The Times of India
NEW DELHI: Lawyers, like other professionals, are now free to advertise their services on the Internet as the Bar Council of India today informed the Supreme Court that it has relaxed its rules on the issue in view of the changing global scenario.
In an affidavit filed through its secretary S Radhakrishnan, the BCI submitted that it has decided to permit such advertisements.
The BCI’s latest turnaround marks a significant departure from its earlier stand under which it took a stance that the legal profession was not a trade and, hence, advocates could not be permitted to advertise about their services.
For this purpose it has amended Rule 36, Section IV of the BCI which earlier prohibited the legal fraternity from advertising their services.
Under the amended rule, advocates can mention in their chosen websites, their names, telephone numbers, e-mail addresses, professional qualification and areas of specialisation.
The BCI, however, submitted that such advertisements can be issued only within the parameters fixed by it under the amended regulations, and any breach of the same would invite disciplinary action.
The regulatory body had earlier taken the view that unlike western countries where lawyers were permitted to advertise their services, the same cannot be permitted in India as it “cherished different ethos, social values and ethical norms.”
Lawyers can have websites, Bar Council tells court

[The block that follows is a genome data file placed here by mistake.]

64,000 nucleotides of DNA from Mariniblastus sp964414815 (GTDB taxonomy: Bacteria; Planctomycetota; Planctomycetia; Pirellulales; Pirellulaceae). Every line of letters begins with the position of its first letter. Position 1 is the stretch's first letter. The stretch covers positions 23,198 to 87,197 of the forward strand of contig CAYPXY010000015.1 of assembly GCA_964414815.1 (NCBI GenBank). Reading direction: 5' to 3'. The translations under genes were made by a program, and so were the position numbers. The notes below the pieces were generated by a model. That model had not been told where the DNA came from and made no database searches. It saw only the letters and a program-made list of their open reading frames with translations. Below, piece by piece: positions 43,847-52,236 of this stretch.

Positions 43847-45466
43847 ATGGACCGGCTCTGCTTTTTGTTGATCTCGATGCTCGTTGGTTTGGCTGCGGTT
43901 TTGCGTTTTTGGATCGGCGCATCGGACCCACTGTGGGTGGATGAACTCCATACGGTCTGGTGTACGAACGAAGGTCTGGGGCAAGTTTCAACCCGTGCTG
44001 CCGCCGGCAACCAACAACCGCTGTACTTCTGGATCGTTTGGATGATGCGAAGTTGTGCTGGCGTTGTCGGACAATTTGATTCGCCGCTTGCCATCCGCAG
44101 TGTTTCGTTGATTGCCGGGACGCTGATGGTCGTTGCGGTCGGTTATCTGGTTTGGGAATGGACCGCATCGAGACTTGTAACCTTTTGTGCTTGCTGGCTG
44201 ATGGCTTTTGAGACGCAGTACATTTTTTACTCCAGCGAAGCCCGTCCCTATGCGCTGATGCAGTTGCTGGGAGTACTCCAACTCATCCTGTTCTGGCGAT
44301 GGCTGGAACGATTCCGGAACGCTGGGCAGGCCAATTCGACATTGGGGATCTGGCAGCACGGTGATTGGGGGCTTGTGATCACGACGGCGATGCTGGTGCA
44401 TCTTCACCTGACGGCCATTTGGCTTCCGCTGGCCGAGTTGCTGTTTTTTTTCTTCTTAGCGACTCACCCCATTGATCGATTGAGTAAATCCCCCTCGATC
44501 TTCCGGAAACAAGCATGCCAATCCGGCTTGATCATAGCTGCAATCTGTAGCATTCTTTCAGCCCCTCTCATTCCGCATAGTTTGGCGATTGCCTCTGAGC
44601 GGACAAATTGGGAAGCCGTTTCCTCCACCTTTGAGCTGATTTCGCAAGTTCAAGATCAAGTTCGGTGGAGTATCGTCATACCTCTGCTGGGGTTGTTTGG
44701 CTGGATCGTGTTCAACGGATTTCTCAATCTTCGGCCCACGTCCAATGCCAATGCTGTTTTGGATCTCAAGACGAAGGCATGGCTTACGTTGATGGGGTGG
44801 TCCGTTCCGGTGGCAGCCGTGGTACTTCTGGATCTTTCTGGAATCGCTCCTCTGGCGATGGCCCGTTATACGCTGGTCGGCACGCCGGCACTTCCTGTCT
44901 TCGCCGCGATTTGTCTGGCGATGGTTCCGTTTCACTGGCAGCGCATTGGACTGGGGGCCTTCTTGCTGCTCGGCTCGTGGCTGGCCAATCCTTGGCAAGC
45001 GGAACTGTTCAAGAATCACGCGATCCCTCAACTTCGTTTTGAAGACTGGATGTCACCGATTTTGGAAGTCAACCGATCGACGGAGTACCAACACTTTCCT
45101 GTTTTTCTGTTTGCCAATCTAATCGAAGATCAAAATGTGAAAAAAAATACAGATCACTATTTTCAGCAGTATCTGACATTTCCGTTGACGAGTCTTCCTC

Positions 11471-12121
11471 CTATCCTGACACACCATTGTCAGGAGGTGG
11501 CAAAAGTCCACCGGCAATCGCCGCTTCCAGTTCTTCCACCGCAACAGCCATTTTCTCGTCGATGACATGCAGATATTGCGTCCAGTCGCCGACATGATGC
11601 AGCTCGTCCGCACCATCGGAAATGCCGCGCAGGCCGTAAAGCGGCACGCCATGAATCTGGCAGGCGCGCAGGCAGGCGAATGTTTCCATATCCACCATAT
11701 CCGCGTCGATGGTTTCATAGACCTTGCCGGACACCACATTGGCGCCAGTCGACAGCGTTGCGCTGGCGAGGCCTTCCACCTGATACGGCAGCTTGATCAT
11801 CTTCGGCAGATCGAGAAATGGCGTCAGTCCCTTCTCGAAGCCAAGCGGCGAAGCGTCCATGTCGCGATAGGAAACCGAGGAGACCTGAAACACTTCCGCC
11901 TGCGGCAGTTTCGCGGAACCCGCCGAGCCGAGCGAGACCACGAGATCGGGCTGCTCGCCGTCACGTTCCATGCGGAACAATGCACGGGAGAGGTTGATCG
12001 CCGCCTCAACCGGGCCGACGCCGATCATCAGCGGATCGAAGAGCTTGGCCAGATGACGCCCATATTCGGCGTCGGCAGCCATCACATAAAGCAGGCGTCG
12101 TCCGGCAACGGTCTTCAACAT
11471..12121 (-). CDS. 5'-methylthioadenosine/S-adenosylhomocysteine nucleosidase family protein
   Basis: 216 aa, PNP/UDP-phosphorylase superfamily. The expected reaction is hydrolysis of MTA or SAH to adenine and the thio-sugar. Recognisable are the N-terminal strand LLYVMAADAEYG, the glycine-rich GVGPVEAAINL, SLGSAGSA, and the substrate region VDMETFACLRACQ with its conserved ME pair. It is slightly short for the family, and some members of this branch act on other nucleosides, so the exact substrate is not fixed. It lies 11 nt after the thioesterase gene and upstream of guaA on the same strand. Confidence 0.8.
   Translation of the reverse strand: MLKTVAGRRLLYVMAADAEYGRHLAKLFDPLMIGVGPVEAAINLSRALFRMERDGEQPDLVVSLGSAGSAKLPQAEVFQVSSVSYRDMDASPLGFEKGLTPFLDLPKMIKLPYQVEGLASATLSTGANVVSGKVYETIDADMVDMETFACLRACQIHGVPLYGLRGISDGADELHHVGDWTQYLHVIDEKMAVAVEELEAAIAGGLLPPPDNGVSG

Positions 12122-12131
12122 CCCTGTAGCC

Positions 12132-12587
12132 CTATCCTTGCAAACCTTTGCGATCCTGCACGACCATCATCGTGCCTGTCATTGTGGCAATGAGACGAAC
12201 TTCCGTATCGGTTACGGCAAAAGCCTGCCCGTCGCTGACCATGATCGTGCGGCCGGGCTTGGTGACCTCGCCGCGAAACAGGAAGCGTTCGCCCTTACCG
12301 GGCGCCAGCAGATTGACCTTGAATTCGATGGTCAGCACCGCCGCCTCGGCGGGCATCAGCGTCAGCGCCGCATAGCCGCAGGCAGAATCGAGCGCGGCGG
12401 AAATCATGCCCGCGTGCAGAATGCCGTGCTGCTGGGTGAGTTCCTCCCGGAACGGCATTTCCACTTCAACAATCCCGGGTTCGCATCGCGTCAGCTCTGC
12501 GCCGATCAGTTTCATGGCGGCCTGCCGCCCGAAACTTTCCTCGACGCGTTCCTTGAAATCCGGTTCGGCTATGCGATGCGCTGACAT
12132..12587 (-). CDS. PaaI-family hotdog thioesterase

The Hindu 30/07/2008
New Delhi: The Bar Council of India (BCI) on Monday informed the Supreme Court that it allowed lawyers to launch their own web sites giving basic information about themselves to prospective clients.
A Bench consisting of Justices B.N. Agrawal, S.H. Kapadia and D.K. Jain is hearing a petition filed by advocate V.B. Joshi challenging Rule 36 of the BCI, which prohibits lawyers from advertising their services in any manner.
Appearing for the BCI, senior counsel Krishnamani said it had passed a resolution to amend Rule 36 for following lawyers to furnish information on the website — their names, addresses, telephone numbers, email ID, enrolment number, date of enrolment, the name of the State Bar Council where they originally enrolled, the name of State Bar Council on whose roll they are now, the name of the Bar Association of which they are members, and professional and academic qualifications and areas of practice.
Justice Agrawal told counsel that it would be better if the BCI allowed lawyers to furnish information about their experience and areas of specialisation also. Mr. Krishnamani said the BCI would accept this suggestion. The suggestion that the BCI and the State Bar Councils furnish on their websites particulars of lawyers enrolled in their States would also be considered.
Different from west
Earlier, the BCI and the Centre opposed the petition, saying the legal profession was not a trade. It was always treated as a noble profession. “The rule against soliciting is the foundation of the legal system in India and the Indian society is quite different from western countries including the U.S. as our society cherishes different ethos, social values and ethical norms.” The petitioner termed Rule 36 archaic. Over half-a-million lawyers, arbitrators and legal experts in India could offer their services to the world with the help of advertising, he said.
The Bench later adjourned the hearing. Additional Solicitor-General Gopal Subramaniam is appearing for the Centre.